I absolutely reject we are pushing the Minister’s barrow. We were contacted by members of the community. You have to appreciate there’s a lot of fear in the community, people are dealing with individuals who they’re identifying as overly aggressive and potentially dangerous.
Charley also wrote to NIT declaring:
Whether we filmed in Mutitjulu or relied upon file footage, whether the paedophile left before or after we went to air, whether an interviewee may or may not have changed jobs since he witnessed violence and abuse has no real bearing on the simple truth that children were abused by a sexual predator and that his behaviour went unchecked despite numerous pleas for intervention.
Thanks to Bill Leak.
Charley complains: ‘I remain mystified by your apparent determination to discredit a story that cannot seriously be doubted and which, it is hoped, will prevent such abuse occurring again.’
On the allegations themselves, Mutitjulu’s community administrative worker, Dorethea Randall, told the Canberra Times on the weekend that a lot of the material in the Lateline program was old. The community had identified a paedophile and dealt with him. He was confronted at a meeting two years ago and had left the community. There had not been enough evidence to charge him. The Chair of the Community Council, Sami Wilson, also told the Canberra Times there was no paedophile ring.
That doesn’t move Lateline‘s Charley. He says: ‘If that paedophile moved to another community, the question must be asked: under what terms and where did he go? It sounds a bit like a paedophile priest who’s moved to another parish where he could potentially do harm again.’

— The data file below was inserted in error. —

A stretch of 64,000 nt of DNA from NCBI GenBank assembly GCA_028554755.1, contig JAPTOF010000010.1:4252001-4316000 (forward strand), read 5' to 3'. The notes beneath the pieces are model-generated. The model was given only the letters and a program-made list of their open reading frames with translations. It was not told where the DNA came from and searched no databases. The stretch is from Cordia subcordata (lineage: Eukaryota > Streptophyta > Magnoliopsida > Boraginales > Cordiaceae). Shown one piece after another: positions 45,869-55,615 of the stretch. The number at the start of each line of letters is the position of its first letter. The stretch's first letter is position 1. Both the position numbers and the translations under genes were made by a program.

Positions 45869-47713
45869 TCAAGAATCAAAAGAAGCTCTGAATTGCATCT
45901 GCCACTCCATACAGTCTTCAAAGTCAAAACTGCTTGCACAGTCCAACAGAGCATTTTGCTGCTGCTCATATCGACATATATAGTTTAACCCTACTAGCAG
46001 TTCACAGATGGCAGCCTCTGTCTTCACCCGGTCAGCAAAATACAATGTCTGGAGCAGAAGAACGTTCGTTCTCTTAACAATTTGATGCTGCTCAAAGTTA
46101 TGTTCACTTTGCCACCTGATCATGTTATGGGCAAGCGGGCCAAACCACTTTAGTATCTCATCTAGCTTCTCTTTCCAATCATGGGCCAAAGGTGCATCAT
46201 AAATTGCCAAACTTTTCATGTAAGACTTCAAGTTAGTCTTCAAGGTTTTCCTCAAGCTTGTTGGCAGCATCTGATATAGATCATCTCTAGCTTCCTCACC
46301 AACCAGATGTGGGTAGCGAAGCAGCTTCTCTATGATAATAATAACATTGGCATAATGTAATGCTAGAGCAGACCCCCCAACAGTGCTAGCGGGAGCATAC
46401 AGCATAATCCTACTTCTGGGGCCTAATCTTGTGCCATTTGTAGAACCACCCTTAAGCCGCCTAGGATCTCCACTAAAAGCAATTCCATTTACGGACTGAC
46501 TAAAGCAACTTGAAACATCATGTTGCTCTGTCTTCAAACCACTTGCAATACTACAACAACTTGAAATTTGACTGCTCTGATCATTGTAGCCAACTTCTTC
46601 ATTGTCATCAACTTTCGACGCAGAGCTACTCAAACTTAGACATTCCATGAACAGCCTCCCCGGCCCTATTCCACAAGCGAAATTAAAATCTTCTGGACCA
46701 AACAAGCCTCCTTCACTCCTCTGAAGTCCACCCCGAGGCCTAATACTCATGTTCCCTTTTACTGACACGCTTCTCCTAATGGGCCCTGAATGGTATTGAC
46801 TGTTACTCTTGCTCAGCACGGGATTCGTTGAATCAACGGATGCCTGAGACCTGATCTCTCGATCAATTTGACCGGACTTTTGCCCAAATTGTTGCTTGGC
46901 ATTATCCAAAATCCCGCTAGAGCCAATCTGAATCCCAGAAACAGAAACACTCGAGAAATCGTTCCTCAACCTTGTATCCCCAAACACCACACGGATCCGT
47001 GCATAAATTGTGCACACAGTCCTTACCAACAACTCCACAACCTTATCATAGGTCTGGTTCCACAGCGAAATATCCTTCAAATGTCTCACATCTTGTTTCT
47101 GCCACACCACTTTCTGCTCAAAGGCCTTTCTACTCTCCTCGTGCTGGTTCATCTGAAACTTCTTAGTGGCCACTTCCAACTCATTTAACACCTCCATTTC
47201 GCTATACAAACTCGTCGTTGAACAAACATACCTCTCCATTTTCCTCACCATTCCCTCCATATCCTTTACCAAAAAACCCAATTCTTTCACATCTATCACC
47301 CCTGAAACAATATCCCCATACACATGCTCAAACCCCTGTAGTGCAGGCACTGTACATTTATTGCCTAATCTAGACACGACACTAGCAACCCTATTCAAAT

It’s clear, however, that Lateline made an error of judgement in allowing the perception that it was running with the Brough agenda. If it knew Gregory Andrews was a senior public servant, it should not have misled its viewers about his identity. It beggars belief that the journalist who did the story and the show’s producers didn’t know.
But, on the other hand, the notion that Lateline colluded with Government officials to falsely depict someone as a ‘youth worker’ is a very serious claim, and pretty hard to believe. Why would the program risk its impressive track record to over-egg a story when it had already put the issue of sexual violence in Indigenous communities on the national agenda remember its scoop in May from Central Australian prosecutor Dr Nanette Rogers, in which she alleged widespread abuse? What’s more, Lateline presented five other independent witnesses all of them credible which was enough evidence to spark the police investigation now taking place into the allegations. That investigation has yet to yield any concrete results, so we watch and wait with interest.
Brough and Lateline highlight what they call a ‘code of silence’ in Aboriginal communities that stops women and children speaking out about sexual abuse. But isn’t it the case that rape and sexual abuse are vastl
y under-reported in the wider community, as well? The Australian Institute of Criminology estimates as few as one in 20 sexual assaults are ever reported to police. (link here) If there’s a code of silence, it’s not exclusively Aboriginal.
With both sides painting this as a black and white issue, it seems there aren’t enough soapboxes to go round. Meanwhile, it’s clear there are many shades of grey in this story that are proving too difficult for the media and politicians to deal with the strident taking of sides may create a good story, but it doesn’t help the vic tims.
And the water becomes especially murky for the media when it allows a perception to arise that it is colluding with powerful forces no matter how good the intentions to change public policy.
The best that can be said is that important issues are, at least, being debated.